As someone who enjoyed Jonathan Demme’s Silence of the Lambs, found an amusing appreciation for Ridley Scott’s Hannibal, and found himself bored by Brett Ratner’s Red Dragon, I was interested to see how NBC (of all channels) was going to take a stab at the polite cannibal.
Batman Returns turns 25 this week, and to celebrate we’re looking back at the hype for the movie!
My introduction to Batman Returns wasn’t typical in that I came to it much later and played the video game first. As a young kid my Batman was the Adam West Batman, so this darker take from Tim Burton never really connected. It certainly looked cool, and piqued my interest thanks to its edgier tone, but it felt “other” to the goofier Gotham I was used to.
I decided to take a look back at the hype surrounding this movie, especially since I don’t remember much of the marketing for it compared to the ’89 Batman film.
For some this was probably “their” movie Batman, and the trailer definitely brought the hype for that. For me, I had much of the same reaction I had for the first movie: “It’s fine.” What I didn’t expect was that in the marketing for this movie (and for the movies themselves) Gotham would feel like a tangible location and not some dressed up “insert-city-here.” That’s unique, and in my opinion one of the legacies of the Burton era of Batman.
Do you remember the marketing for Batman Returns? What did you think of it? Let us know in the comments below!
Nostalgia is a big part of our current pop culture landscape, but maybe it’s keeping us from getting the next Star Wars, or TMNT, or Doctor Who.
I think it was either Universal Studios’ announcement of their DARK UNIVERSE franchise or the latest round of “Cowboy Bebop is REALLY getting a live-action series” news that I came to the realization that we’ve given the next generation a bit of a raw deal when it comes to entertainment. Much of the movies, television shows, comic books, and pop culture that have defined our childhood have undergone a revival to aggressively cash in on our nostalgia.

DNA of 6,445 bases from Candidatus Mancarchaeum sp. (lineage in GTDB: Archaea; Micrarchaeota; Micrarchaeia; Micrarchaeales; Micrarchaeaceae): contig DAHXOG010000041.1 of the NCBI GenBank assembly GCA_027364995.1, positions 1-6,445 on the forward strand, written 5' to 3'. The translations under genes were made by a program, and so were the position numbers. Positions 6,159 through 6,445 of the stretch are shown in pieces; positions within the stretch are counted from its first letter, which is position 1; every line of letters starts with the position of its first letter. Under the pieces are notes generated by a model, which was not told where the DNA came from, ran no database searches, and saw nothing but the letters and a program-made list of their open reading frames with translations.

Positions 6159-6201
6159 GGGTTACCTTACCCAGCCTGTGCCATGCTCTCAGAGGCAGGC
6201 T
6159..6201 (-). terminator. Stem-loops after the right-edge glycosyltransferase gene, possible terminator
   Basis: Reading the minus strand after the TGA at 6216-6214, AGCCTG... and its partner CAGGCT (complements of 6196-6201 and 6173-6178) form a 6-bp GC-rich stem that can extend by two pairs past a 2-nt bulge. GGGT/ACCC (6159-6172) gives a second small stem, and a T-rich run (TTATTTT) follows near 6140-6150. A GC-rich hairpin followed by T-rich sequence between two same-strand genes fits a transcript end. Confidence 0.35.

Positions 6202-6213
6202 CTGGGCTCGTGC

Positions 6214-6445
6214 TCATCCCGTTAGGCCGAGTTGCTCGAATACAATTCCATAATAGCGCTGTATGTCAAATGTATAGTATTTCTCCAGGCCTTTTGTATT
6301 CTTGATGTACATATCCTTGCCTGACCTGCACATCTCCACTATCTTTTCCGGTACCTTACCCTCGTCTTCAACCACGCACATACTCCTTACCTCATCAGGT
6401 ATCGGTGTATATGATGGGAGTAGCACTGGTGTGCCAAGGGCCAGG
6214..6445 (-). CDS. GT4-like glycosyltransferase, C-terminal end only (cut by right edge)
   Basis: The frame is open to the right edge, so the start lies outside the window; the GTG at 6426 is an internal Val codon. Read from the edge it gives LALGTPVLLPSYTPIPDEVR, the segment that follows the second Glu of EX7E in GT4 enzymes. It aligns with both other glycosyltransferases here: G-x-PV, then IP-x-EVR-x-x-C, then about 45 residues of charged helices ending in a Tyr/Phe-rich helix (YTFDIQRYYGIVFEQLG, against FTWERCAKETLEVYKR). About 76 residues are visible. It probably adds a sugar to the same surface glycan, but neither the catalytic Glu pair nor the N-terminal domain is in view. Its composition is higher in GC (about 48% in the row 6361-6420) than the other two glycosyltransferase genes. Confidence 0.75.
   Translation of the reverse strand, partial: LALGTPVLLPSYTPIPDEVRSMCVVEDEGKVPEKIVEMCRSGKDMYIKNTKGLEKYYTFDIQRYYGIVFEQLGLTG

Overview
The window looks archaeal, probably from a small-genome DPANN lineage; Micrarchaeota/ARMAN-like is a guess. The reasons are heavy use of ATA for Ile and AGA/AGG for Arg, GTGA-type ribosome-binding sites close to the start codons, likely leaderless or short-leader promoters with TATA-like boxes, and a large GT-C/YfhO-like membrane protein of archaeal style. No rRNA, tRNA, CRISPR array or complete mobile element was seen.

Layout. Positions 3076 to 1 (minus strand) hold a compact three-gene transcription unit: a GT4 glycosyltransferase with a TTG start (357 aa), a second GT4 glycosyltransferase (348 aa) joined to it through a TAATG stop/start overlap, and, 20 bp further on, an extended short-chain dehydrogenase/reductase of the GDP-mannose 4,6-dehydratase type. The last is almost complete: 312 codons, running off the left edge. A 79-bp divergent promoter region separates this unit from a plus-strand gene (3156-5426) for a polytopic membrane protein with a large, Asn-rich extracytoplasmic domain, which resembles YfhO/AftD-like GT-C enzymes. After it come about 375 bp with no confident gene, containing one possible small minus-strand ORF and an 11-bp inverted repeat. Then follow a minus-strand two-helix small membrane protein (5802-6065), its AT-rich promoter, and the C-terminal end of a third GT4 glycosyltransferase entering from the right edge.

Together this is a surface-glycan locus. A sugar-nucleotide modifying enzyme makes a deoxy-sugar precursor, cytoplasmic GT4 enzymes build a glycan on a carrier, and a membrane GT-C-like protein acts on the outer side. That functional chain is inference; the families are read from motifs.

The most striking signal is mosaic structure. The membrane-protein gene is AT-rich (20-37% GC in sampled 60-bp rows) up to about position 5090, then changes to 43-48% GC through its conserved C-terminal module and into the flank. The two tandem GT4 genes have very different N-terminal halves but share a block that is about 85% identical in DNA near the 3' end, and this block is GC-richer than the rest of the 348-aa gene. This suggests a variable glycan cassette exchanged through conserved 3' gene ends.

In some cases I’ve been very receptive to this; see 2012’s Teenage Mutant Ninja Turtles, which struck a balance between reminding me what I loved about the 80s/90s cartoon, and making something new out of it for a younger generation of turtle fans. Still, it wasn’t new, and I’d be willing to guess that it won’t have the same impact on the new generation of fans that it had on me and my generation. They inherited the heroes in a half shell from us olds, but we saw its origin.
Cars 3 comes out this weekend and it’s only fitting we talk about the surprising first movie. Ka-chow.
Sandwiched between The Incredibles and Ratatouille, Cars at first blush feels like a bit of a misstep. It’s a movie where vehicles are the only lifeforms and…well…that’s where the marketing pretty much lost me. Lots of racing stuff that I don’t care about? Check. A sidekick voiced by one of the “kings” of blue collar comedy? Check MATER.
I mean, look at this trailer…
The movie turned out to be way better than I thought it would be, walking a fine tightrope between its themes and the ridiculousness of the premise. After I saw the movie, I couldn’t help but think the trailers, marketing, and toys didn’t do the movie justice. The themes of “respecting your elders” being a “good winner,” honor, and appreciating history are very compelling, complex, and not something you would expect based on the marketing. I absolutely loved the moment where Lightning McQueen gives up the Piston Cup to help The King finish his last race.
Cars may not be as good as some of the other films in Pixar’s filmography, but man is it worth a watch. And with the “final chapter” coming out this week, I find myself hyped to see what Lightning McQueen faces next.
Do spoilers matter in our movie marketing? Jonathan doesn’t seem to think so, and can’t wait to tell you all about it!
Hey Internet people! I’ve got a problem that I’ve been mulling over for quite some time. Do spoilers in trailers matter? Does a trailer revealing a particular plot point or showing the last moment from the last scene “ruin the experience” for you? For me, the short answer is no. The longer answer? I don’t know. My arc as a moviegoer has gone from trying to avoid anything about a movie until I see it in theaters to being completely ambivalent. I have to be careful around my more spoiler-cautious pals these days because I forget that they might want to go into a movie completely fresh.
So, what changed? When did it change? Could this trailer for ATOMIC BLONDE (which I love) be the culprit?